Many people with hepatitis C don't have any symptoms and are unaware they have the infection. They may develop symptoms later on as their liver becomes increasingly damaged.
Only around one in every three or four people will have any symptoms during the first six months of a hepatitis C infection. This stage is known as acute hepatitis C.
If symptoms do develop, they usually occur a few weeks after infection. Symptoms may include:
- a high temperature of 38C (100.4F) or above
- loss of appetite
- tummy (abdominal) pains
- feeling and being sick
Around one in every five people who experiences symptoms will also have yellowing of the eyes and skin. This is known as jaundice.
In around one in every four people infected with hepatitis C, the immune system will kill the virus within a few months and the person will have no further symptoms, unless they become infected again.
In the remaining cases, the virus persists inside the body for many years. This is known as chronic hepatitis.
The symptoms of long-term (chronic) hepatitis C can vary widely. In some people, symptoms may be barely noticeable. In others, they can have a significant impact on their quality of life.
The symptoms can also go away for long periods of time and then return.
Some of the most common problems experienced by people with chronic hepatitis C include:
- feeling tired all the time
- joint and muscle aches and pain
- feeling sick
- problems with short-term memory, concentration and completing complex mental tasks such as mental arithmetic – many people describe this as "brain fog"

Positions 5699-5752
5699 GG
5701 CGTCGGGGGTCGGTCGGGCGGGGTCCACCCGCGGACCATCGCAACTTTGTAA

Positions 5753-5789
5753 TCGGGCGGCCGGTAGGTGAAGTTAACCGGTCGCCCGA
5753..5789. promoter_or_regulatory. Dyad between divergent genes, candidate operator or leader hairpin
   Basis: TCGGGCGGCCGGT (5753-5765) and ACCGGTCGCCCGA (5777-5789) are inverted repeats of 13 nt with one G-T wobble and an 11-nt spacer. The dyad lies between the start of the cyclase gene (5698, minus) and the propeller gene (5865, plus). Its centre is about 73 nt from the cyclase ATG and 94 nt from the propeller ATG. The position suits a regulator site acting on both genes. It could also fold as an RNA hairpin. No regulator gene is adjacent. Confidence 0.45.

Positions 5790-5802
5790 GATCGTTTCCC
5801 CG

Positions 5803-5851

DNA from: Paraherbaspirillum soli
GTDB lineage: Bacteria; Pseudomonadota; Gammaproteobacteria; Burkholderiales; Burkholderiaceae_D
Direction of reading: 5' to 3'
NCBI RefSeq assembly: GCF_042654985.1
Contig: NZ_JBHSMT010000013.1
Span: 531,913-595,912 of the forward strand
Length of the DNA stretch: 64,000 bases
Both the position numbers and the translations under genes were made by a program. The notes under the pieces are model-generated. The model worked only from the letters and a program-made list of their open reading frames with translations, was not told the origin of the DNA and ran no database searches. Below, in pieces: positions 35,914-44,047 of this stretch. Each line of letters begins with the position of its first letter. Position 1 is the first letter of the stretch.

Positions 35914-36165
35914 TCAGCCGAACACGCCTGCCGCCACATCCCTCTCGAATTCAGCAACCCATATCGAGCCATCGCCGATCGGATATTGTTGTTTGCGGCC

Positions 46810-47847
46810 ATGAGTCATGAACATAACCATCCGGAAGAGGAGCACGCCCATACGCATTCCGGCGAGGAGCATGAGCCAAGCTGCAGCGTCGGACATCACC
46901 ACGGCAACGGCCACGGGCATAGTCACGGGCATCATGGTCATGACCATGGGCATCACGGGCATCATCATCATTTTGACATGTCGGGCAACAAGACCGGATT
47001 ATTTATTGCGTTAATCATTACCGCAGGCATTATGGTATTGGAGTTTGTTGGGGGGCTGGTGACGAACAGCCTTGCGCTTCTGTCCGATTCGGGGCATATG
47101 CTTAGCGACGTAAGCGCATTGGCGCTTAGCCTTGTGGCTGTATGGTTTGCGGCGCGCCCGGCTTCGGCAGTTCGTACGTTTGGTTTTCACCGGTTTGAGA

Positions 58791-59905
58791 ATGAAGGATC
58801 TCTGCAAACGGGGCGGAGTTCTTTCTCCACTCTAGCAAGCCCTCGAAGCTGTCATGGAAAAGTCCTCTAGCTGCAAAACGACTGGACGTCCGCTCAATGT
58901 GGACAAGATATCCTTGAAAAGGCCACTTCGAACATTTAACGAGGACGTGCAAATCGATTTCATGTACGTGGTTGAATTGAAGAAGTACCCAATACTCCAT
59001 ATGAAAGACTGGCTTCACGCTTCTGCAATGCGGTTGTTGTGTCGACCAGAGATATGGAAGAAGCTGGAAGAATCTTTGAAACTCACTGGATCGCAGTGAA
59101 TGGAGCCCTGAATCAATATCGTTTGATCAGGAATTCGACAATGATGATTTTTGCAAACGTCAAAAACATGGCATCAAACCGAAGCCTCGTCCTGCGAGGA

- mood swings
- depression or anxiety
- indigestion or bloating
- itchy skin
- abdominal pain
If left untreated, the infection can eventually cause the liver to become scarred (cirrhosis). Signs of cirrhosis can include jaundice, vomiting blood, dark stools, and a build-up of fluid in the legs or abdomen.
Read more about the complications of hepatitis C.
When to seek medical advice
See your GP if you persistently have any of the later symptoms above, or if they keep returning. They may recommend having a blood test that can check for hepatitis C.
Read more about diagnosing hepatitis C.
None of the symptoms above mean you definitely have hepatitis C, but it's important to get them checked out.
You should also speak to your GP about getting tested if there's a risk you're infected, even if you don't have any symptoms. This particularly includes people who inject drugs or have done so in the past.
Read about the causes of hepatitis C for more information about who's at risk of having the infection.